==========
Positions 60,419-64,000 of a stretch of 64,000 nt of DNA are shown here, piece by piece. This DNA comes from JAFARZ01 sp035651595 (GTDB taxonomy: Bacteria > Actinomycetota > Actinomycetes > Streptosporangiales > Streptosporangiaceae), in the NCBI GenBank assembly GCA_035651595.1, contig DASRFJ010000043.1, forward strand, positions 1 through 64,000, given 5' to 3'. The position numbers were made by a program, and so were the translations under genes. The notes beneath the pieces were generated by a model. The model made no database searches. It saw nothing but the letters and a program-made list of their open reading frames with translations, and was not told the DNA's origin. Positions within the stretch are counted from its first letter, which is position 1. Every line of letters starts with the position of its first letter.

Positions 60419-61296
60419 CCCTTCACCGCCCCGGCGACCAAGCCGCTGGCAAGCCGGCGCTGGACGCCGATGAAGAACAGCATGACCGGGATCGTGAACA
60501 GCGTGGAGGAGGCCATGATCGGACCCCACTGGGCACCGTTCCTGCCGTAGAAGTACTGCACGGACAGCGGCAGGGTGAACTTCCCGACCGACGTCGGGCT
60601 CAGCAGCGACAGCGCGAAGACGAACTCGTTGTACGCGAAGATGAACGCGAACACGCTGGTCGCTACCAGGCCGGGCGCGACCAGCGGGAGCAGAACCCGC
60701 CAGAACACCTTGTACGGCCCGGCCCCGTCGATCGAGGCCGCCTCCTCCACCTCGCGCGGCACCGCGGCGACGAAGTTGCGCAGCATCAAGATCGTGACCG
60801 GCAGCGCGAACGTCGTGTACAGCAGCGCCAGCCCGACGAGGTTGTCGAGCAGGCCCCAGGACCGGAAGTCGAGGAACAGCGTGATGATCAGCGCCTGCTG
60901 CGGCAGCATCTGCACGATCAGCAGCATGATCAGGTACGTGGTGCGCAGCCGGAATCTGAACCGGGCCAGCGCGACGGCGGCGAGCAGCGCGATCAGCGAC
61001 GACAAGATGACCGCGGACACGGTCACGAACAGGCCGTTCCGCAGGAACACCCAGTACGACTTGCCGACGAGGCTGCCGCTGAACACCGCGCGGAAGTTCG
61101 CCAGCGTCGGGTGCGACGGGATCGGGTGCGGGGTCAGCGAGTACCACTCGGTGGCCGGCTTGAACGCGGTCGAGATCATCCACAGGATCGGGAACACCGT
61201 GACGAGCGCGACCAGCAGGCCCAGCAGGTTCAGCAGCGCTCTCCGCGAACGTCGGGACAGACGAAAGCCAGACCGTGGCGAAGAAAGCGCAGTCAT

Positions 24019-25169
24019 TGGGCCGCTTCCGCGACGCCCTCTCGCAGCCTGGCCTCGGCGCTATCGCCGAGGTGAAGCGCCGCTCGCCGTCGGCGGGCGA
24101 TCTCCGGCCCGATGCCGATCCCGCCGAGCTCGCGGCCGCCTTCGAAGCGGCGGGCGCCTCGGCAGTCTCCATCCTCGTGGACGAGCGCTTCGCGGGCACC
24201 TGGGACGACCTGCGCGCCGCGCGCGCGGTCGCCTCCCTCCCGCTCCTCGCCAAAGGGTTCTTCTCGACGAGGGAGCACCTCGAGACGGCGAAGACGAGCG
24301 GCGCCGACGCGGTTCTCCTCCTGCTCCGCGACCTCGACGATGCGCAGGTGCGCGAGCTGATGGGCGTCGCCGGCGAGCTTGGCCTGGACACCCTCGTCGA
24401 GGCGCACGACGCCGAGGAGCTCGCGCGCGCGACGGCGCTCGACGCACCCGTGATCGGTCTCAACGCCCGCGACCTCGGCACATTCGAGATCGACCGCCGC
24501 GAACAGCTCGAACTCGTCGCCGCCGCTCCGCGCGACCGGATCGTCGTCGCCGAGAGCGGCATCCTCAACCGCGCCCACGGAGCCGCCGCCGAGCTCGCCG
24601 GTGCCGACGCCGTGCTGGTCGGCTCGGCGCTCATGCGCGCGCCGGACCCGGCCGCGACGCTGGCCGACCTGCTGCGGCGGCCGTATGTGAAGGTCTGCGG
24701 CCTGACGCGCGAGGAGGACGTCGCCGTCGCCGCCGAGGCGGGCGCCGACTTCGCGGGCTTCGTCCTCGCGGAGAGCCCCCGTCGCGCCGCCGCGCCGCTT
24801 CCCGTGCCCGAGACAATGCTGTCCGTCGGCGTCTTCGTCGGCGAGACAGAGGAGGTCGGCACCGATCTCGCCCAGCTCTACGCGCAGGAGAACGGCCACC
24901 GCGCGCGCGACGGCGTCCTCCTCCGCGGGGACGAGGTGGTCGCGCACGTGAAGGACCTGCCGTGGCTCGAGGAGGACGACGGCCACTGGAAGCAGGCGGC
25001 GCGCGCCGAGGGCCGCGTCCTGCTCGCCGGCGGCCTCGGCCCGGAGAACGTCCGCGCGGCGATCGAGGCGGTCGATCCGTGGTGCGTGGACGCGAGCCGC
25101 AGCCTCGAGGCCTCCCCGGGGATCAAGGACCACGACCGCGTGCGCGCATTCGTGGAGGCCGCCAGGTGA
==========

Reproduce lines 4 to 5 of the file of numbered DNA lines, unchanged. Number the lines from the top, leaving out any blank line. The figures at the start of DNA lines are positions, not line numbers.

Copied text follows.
60501 GCGTGGAGGAGGCCATGATCGGACCCCACTGGGCACCGTTCCTGCCGTAGAAGTACTGCACGGACAGCGGCAGGGTGAACTTCCCGACCGACGTCGGGCT
60601 CAGCAGCGACAGCGCGAAGACGAACTCGTTGTACGCGAAGATGAACGCGAACACGCTGGTCGCTACCAGGCCGGGCGCGACCAGCGGGAGCAGAACCCGC